Cookie Notice

This site uses cookies. By continuing to browse this site, you are agreeing to our use of cookies. Review our cookies information for more details.

Back to Top

The rights of all older people need protecting

The rights of all older people need protecting

Shared with permission from

COVID-19 has exposed the harsh reality of ageism, age discrimination and human rights abuses that many older people face across the globe. While there are differing views on how best to protect our rights when we get older, it is essential that there is a global response to the human rights abuses older people experience.

We do not need specific human rights for older people – human rights are universal, as captured in the Universal Declaration of Human Rights (UDHR). What is needed, however, is to articulate more clearly how human rights can best be protected for people in later life, to ensure that this understanding is shared as widely as possible, to provide the tools for civil society to engage with governments to achieve the best possible outcomes for older people, and to hold all governments accountable so everyone’s rights can be protected.

This is why so many governments, UN institutions and leaders (including the UN Secretary-General and the High Commissioner for Human Rights), civil society organisations, older people’s organisations and human rights institutions globally are calling for a UN convention on the rights of older persons.

It is needed because older people’s rights are being trampled on in all parts of the globe. The response to COVID-19 brought this to the fore with the outright discrimination that older people are experiencing that is resulting in horrific deaths, isolation and mental distress for so many.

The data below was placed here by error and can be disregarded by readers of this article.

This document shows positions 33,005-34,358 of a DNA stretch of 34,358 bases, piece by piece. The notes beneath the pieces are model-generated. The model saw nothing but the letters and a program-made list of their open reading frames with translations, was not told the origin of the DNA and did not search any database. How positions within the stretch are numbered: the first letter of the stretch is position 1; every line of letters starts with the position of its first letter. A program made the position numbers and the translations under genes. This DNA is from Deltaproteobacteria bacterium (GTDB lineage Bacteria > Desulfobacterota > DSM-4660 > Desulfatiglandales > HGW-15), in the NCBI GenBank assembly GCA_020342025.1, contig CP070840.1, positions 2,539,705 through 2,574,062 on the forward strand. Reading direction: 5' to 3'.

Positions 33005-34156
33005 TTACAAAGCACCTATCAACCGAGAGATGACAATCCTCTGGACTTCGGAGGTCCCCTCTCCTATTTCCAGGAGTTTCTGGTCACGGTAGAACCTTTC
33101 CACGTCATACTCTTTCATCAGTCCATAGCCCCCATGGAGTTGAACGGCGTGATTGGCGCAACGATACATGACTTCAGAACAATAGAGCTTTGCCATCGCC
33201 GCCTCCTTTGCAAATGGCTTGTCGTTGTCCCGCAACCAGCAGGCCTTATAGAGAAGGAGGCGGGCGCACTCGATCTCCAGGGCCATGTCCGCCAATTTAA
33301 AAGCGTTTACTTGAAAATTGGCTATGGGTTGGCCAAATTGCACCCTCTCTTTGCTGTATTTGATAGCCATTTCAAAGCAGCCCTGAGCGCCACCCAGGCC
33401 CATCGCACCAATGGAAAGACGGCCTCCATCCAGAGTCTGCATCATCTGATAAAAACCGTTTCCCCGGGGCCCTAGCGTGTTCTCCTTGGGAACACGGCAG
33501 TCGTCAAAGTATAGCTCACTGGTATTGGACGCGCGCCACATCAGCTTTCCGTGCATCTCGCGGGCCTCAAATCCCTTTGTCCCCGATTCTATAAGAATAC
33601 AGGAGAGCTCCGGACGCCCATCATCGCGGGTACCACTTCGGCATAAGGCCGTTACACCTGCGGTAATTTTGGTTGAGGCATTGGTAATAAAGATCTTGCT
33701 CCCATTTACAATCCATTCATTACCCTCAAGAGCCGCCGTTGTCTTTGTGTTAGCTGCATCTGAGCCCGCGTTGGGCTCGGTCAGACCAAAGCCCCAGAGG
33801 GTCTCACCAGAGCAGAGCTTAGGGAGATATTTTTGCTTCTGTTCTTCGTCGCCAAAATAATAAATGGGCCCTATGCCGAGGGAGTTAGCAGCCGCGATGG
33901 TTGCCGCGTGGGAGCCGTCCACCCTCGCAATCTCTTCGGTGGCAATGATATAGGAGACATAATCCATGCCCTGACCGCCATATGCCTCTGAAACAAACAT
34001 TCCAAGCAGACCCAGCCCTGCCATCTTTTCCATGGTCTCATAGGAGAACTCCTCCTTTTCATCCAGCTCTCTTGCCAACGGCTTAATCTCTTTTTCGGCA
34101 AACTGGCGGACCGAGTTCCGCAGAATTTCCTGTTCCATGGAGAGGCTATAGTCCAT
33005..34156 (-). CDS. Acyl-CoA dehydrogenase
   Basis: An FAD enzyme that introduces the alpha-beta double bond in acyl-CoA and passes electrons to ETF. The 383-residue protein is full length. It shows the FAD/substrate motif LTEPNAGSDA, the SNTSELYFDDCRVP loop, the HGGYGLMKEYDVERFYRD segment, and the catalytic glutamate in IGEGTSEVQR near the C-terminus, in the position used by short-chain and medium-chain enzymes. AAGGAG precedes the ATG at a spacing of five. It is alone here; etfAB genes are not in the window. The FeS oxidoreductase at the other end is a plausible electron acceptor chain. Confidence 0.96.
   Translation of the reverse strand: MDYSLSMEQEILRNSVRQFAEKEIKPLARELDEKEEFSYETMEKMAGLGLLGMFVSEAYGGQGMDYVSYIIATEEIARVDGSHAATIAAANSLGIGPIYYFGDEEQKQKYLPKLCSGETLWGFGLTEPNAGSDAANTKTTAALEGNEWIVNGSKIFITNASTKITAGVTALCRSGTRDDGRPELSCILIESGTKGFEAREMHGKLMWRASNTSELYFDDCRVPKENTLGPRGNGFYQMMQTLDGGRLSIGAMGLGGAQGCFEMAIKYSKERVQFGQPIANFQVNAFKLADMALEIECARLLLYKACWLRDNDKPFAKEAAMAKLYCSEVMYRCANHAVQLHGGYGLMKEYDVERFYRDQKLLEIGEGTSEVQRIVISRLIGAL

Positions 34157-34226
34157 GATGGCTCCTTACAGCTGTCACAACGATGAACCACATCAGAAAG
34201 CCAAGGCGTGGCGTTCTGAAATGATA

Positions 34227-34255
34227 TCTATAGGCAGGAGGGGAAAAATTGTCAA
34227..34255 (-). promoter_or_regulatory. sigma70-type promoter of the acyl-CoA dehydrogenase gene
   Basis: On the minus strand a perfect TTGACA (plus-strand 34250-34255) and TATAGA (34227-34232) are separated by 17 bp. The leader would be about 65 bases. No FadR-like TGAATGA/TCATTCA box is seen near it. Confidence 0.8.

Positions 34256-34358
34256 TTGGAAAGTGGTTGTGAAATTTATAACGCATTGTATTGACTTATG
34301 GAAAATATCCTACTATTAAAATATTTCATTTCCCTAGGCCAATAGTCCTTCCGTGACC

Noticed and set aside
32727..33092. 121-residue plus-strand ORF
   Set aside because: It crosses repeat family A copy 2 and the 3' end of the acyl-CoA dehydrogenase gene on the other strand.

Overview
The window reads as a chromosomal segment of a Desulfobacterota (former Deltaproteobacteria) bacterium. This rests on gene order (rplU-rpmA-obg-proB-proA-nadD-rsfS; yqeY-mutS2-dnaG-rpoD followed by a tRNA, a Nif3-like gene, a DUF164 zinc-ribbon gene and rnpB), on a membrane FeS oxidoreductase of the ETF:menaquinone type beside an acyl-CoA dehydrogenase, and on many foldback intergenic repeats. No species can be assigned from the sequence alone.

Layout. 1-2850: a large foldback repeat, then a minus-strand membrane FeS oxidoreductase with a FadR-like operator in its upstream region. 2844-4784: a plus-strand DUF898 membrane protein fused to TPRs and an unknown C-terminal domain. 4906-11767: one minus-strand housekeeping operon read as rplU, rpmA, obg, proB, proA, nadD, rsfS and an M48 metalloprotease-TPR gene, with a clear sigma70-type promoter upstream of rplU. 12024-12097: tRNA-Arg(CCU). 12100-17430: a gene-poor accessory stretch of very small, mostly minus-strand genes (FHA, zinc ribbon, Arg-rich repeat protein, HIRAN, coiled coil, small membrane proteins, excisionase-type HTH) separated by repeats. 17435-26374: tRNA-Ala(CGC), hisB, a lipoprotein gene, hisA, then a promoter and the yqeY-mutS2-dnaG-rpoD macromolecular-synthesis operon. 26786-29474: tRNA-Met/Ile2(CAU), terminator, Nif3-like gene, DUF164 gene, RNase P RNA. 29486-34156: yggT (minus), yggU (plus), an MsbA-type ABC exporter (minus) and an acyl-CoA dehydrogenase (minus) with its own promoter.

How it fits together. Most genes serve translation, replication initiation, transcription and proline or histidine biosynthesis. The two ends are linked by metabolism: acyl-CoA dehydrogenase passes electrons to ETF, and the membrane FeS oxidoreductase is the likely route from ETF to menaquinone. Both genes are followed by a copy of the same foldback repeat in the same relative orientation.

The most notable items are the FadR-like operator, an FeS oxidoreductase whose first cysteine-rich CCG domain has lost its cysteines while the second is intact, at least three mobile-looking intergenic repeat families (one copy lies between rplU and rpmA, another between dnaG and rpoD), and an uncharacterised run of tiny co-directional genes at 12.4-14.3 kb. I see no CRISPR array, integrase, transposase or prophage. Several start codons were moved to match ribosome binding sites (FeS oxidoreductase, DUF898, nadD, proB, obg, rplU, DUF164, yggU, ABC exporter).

A convention is being called for because human rights conventions work. This is how the international legal system improves itself. The nine legally binding international human rights treaties and agreements that have been drafted in response to the UDHR focus attention where greater clarity is needed. The most recent example is the Convention on the Rights of People with Disabilities (CRPD). This did not say that people with disabilities are a different type of human being. It made clear that all people’s human rights, including people with disabilities, deserve equal protection and it identifies the ways in which society has to act in order to make this happen. As a result of CRPD, we have seen real change in attitudes towards people with disabilities and the way they are treated.

COVID-19 has opened our eyes to the ugly reality that age discrimination is pernicious and widespread. It is also deadly. Tackling age discrimination requires more than individual laws in separate countries. It requires all governments in the world to say unanimously that this won’t stand and for them to agree to be held accountable. This can only happen with a UN human rights convention.

There is no one model for a human rights convention for older people and it would be wrong to turn to the Convention on the Rights of the Child as the starting point. Creating a separate legal category of “older adult” would fundamentally undermine everything a convention is trying to achieve and would strip away a person’s autonomy and independence. Creating a different category of human being is not only unethical, it is illegal. The simple truth, however, is that as a society we are already putting older people into this separate category of ‘other’.

It is right that we ask critical questions about such a serious undertaking as creating a human rights convention. The key question though is not whether there should be a convention, but how to make sure it protects and empowers older people no matter where they live. Without a UN convention on the rights of older persons, we will give permission to those who place lesser value on an older person’s life to continue destroying the lives of millions of older people today and the billions of older people’s lives in years to come.

About the Author: 

Ken Bluestone is Head of Policy and Influencing for Age International, a Director of CommonAge – a Commonwealth accredited association, and has until recently been Chair of the Global Alliance for the Rights of Older People - a network of over 380 organisations worldwide united to strengthen and promote the rights of older persons. 


Acadia Pharmaceuticals Axsome Cambridge University Press Cerevel Lundbeck Otsuka